My parents are laughing at me. I can hear the echoes of their amusement all the way from Kennebunk ME to Lawrence KS.
This morning, I made good on the threat I made to the children several days ago. If they didn’t stop leaving their things around the living room, I was going to take them and force them to buy them back with labor. A conversation that began with, “Has anyone seen my backpack?” ended with a lot of anger and indignation.
My mother and father no doubt found great amusement in this. I used to leave things around the house when I was growing up. My parents used to yell at me to pick them up. It was an ongoing battle, and my mother naturally said, “I hope you have some children just like you.”
So they are cackling now at The Mother’s Curse coming true. I have to deal with children leaving things around the house just like they did when I was those children’s age.
But that’s not the insidious part about this sick joke. The humor isn’t really found in the fact that the son must now do what the parents did and keep after children to tidy up.
No, the real joke is that I’ve become my parents.
It’s not just that I am doing what they did — teaching children a lesson about picking up after themselves. I actuallycareabout this stuff! I want the house to be tidy!
When I was the children’s age, I was unconcerned about how cleanly things were. I carelessly left my things everywhere. I would happily leave my bed unmade in the morning. Is there a more pointless chore? You’re just going to have to unmake it when you get into it tonight!
But now, I make my bed every morning, and I feel bad if I don’t. Moreover, I make the children do the same thing. To make sure it happens, they can’t have breakfast until it’s done. That’s right. I withhold nutrition from growing children in a bald-faced exercise in blackmail to have them make their beds.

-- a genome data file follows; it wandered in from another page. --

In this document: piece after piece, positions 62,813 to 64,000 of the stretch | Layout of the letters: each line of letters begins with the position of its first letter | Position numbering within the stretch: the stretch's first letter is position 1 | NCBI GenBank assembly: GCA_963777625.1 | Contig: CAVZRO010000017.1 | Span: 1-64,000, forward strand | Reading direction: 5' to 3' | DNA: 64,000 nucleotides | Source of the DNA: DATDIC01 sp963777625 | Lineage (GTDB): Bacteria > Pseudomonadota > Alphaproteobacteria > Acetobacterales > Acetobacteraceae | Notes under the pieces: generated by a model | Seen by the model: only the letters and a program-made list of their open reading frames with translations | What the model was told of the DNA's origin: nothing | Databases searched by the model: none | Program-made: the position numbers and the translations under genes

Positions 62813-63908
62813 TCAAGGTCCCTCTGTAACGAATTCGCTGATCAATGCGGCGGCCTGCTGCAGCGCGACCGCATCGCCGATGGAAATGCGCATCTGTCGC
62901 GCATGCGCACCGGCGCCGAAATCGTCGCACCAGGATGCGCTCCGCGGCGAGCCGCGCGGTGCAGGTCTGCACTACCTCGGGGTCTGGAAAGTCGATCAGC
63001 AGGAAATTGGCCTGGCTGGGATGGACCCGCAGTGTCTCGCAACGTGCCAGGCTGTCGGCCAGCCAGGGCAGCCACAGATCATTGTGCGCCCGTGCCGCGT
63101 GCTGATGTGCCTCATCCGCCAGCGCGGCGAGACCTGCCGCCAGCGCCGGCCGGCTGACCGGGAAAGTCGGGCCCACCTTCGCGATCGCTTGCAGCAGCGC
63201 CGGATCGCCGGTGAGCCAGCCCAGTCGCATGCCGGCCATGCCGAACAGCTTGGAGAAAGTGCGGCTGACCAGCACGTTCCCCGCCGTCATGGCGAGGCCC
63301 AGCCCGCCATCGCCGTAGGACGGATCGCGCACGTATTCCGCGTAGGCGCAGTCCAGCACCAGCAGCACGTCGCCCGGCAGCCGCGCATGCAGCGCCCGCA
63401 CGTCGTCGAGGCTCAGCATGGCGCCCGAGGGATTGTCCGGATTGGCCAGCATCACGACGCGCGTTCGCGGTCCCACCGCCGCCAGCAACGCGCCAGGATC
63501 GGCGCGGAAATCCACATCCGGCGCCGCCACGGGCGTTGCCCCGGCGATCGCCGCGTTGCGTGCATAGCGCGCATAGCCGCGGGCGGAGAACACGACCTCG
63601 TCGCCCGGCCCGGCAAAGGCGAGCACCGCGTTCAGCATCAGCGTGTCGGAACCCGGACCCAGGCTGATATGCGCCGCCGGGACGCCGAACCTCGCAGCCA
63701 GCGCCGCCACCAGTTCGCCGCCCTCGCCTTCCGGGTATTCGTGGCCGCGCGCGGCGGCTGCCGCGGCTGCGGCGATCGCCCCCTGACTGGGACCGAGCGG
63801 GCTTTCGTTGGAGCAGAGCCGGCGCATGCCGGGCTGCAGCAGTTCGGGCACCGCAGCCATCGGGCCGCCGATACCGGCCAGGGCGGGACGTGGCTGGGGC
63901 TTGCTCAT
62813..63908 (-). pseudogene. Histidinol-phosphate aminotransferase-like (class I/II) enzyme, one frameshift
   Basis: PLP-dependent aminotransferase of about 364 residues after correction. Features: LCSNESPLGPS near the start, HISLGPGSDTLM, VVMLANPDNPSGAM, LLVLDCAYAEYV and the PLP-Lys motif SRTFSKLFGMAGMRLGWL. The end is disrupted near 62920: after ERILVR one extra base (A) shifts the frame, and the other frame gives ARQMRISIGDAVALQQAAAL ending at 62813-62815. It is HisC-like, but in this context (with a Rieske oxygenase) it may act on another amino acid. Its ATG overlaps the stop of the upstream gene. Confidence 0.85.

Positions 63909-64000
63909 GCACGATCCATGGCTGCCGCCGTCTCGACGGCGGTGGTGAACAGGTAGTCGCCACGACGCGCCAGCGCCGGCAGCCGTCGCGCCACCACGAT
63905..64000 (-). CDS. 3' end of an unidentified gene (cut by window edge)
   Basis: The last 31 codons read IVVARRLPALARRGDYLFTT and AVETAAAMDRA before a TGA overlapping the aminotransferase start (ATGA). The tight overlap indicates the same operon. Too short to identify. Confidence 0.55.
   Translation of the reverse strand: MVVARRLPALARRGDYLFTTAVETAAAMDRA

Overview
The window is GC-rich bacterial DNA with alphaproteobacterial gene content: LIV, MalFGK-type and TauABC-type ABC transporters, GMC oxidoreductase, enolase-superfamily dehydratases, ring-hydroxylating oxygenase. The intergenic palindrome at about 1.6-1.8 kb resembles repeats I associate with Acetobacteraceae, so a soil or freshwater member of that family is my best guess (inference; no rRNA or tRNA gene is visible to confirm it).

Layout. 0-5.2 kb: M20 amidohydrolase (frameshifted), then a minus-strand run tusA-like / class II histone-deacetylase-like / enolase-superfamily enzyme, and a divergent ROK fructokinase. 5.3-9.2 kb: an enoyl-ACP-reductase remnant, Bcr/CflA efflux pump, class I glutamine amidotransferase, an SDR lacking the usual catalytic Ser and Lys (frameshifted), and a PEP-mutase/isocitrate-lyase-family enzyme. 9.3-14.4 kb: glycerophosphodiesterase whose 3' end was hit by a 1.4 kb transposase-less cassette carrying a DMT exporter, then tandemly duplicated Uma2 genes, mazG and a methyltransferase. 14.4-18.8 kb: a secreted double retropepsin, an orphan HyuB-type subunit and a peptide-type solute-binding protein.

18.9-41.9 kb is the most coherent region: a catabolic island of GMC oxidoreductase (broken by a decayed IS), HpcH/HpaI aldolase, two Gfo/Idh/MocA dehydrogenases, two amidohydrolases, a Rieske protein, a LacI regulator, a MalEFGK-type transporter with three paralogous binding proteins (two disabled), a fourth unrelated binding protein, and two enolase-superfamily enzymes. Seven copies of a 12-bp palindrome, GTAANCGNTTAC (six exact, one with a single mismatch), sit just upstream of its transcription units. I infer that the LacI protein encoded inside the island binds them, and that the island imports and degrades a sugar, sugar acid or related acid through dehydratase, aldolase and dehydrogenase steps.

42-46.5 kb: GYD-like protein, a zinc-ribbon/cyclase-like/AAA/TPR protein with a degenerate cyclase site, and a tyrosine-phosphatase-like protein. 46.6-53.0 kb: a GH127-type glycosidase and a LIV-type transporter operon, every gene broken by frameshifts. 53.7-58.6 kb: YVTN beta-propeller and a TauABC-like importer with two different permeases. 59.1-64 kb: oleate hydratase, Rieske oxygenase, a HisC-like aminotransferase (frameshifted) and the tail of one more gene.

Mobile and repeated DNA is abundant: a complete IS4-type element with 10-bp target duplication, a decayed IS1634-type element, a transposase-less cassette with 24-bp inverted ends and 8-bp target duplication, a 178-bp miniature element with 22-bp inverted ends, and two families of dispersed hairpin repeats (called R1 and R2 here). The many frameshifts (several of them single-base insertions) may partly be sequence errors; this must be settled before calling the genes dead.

Somehow, my parents made me care about picking things up and making my bed and having everything look nice. Somehow I came to not just care about this stuff but to desire it.
And that horrible transition pits me against the children. I endure being called mean and unfair so that I can get them to clean. When they refuse to do what I want them to, I do what my father did and engage in creative consequences.
Leave your stuff lying around? It gets taken and you have to buy it back. Want to eat breakfast? Make your bed. Want to do anything fun on Saturday? Clean your room first.
Who am I? When did my father move in and impersonate me?
I am disgusted. I have become what I battled for so long. I have betrayed my younger self and become his oppressor. I am a sellout.
And my only solace, my only glimmer of joy, is that I will do the same thing to these children. They will grow up and one day be just like me — chasing after their kids to pick up after themselves.
Sorry, guys. It seems this cycle of oppression is inevitable. You can blame my parents if you like, but they’ll just laugh at you.
Just like they’re laughing at me.